If you’re a fan of houseplants, you’re likely familiar with the low-maintenance vining houseplant pothos. This plant becomes quite large in the wild, so you may wonder what size to expect from an indoor-grown version of pothos.
This article will cover pothos in general and discuss the size and growing habit differences between outdoor and indoor pothos.
So, without further ado, let’s jump in!
What is Pothos?
Native to the Solomon Islands of the South Pacific, pothos is a climbing vine that thrives in hot, humid environments. Belonging to arum plants in the Araceae family, pothos’ scientific name is Epipremnum aureum. This plant can grow up to 65 feet long in the wild with three-foot-long and wide variegated leaves. Common names for Epipremnum aureum include golden pothos, Solomon island’s ivy, hunter’s robe, and devil’s ivy. While the common names of this plant often include “ivy,” pothos doesn’t actually belong to the Hedera genus that includes ivies.
Originating in the Solomon Islands, this plant has become naturalized in tropical regions worldwide. Since the 1950s, horticulturists have created dozens of pothos cultivars that display a range of leaf variegation, colors, and shapes. This plant is hugely popular for its lovely vines, resiliency, and beginner-friendly growing requirements.
Why Does Pothos Grow So Big Outdoors?
So, if you grow pothos indoors, will they grow to their massive outdoor length? Will they wrap their lovely tendrils around your home? Well, not quite. See, pothos grows to this incredible size outdoors because it can enter maturity. This plant only reaches the mature reproductive phase after it reaches at least 10 of age.
Pothos can enter maturity when grown outside or in the wild for a few reasons:
- Its roots have the space it needs to expand and grow large
- As it climbs higher on a tree, the vine receives more indirect sunlight, gaining the nutrients needed for larger leaves
- It lives much longer as an outdoor aroid perennial plant and grows larger yearly.
How Big Does Pothos Grow Indoors?
Alright, we know pothos can grow to massive lengths in the wild, but just how big will this vine grow as a houseplant? You can expect pothos to grow up to 10 feet long, with many plants staying between 5-8 feet long. Ultimately, the length will depend on the cultivar and what conditions you grow the plant in. Rather than growing enormous, deeply split, variegated leaves, houseplant pothos will grow leaves ranging from 3-6 inches long, with entire margins.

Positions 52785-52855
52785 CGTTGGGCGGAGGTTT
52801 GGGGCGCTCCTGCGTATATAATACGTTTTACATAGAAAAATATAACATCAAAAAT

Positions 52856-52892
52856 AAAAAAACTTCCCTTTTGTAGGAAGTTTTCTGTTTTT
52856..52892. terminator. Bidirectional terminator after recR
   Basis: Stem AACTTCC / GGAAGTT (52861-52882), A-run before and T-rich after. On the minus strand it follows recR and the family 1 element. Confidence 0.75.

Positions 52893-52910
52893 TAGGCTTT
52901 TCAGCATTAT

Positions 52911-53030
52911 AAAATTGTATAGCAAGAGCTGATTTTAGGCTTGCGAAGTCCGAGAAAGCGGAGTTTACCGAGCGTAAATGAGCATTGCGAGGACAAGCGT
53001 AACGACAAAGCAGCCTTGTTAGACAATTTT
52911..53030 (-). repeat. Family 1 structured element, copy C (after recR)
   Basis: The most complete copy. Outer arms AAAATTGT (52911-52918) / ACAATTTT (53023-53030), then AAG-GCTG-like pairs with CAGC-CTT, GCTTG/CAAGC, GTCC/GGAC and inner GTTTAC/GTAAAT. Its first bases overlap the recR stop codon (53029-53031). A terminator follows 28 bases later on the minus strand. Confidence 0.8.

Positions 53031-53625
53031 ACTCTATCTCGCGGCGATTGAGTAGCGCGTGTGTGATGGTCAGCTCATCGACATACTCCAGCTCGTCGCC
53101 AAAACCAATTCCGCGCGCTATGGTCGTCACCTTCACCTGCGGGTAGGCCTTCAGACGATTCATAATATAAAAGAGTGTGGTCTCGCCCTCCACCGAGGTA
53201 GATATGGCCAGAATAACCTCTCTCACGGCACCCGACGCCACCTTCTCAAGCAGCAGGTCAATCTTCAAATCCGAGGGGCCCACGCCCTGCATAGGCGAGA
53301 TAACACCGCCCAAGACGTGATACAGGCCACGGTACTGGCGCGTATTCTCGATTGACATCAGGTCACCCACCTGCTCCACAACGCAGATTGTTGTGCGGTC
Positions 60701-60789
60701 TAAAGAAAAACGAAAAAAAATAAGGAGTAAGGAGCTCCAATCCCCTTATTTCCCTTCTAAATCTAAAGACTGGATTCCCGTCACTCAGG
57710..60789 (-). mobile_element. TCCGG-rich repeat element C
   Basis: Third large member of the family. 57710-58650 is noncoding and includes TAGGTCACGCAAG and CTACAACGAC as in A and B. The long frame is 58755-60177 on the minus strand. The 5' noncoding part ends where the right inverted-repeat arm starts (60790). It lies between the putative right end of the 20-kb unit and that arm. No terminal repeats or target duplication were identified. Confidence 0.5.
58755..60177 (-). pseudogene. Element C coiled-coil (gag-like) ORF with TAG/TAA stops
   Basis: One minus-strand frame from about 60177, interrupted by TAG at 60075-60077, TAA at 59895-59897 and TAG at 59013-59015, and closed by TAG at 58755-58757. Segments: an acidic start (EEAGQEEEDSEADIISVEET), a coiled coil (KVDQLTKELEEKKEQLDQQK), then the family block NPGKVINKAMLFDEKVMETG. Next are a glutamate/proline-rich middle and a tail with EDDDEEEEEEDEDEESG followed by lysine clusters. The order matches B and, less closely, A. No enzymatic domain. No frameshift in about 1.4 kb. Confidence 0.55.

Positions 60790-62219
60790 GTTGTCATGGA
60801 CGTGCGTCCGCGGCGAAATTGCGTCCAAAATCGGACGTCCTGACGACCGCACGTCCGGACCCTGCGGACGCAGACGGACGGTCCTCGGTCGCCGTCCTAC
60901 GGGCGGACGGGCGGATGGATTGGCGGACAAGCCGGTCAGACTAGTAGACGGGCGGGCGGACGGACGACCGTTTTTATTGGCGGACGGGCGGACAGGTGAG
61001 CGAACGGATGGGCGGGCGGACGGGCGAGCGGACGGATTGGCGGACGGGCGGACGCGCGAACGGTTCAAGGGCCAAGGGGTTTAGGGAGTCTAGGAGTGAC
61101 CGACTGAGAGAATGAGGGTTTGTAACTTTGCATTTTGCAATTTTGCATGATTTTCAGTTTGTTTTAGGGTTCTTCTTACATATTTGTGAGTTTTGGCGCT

Why does pothos only grow a fraction of its size indoors? As a houseplant, pothos remains in its juvenile phase for its entire life cycle. As such, it does not enter its reproductive phase, which, in combination with the conditions we described above, triggers increasing growth.
How to Support Optimal Growth in Houseplant Pothos
As mentioned earlier, while pothos is famously low maintenance, it does require ideal conditions to grow to its maximum size indoors. As a tropical plant that grows in the understory of large trees, these conditions are:
- Bright, indirect sunlight
- Temperatures between 70-90 degrees F, especially in its growing seasons
- Humidity levels of 55-70%.
- Well-draining, aerated, slightly acidic (6.0-6.5 pH) soil or potting medium
- Water only when the top 2-3 inches of the soil are completely dry
- Enough room in its pot for root growth
- Added nutrients via an appropriate liquid fertilizer about once a month
So, while your pothos houseplant can easily survive conditions outside its ideal requirements, it will likely not grow to its fullest.
Why Isn’t My Pothos Houseplant Growing?
There are several reasons why your indoor pothos may not be growing as readily as you’d like. Under ideal circumstances, your pothos should grow 10-18 inches per month during its growing seasons (Spring-mid Summer).
This rate does depend on the cultivar of pothos that you’re growing. Essentially, the greener the leaves, the more chlorophyll the plant contains, and the faster it can grow. So pothos cultivars with white variegation of the leaves, like ‘Marble Queen,’ will grow slower due to containing less chlorophyll.
So if you’re not noticing the growth you expect from your cultivar, you likely need to change one or more aspects if it’s growing conditions. Reasons for stunted growth include:
- Not enough sunlight
- Lack of oxygen to the roots
- Lack of root space in the pot
- Lack of nutrients
To fix this, make sure you’re providing the ideal conditions listed further up in the article. As you fix the problems stunting your pothos, you’ll typically see signs of new growth (new leaves) within a few weeks.
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- A-Z Animals, Available here: https://a-z-animals.com/blog/algerian-ivy-vs-english-ivy-whats-the-difference/
- Wisconsin Horticulture, Available here: https://hort.extension.wisc.edu/articles/pothos-epipremmum-aureum/#:~:text=Pothos%2C%20also%20sometimes%20called%20devil's,aureum.
- Brazilian Journal of Botany (1970)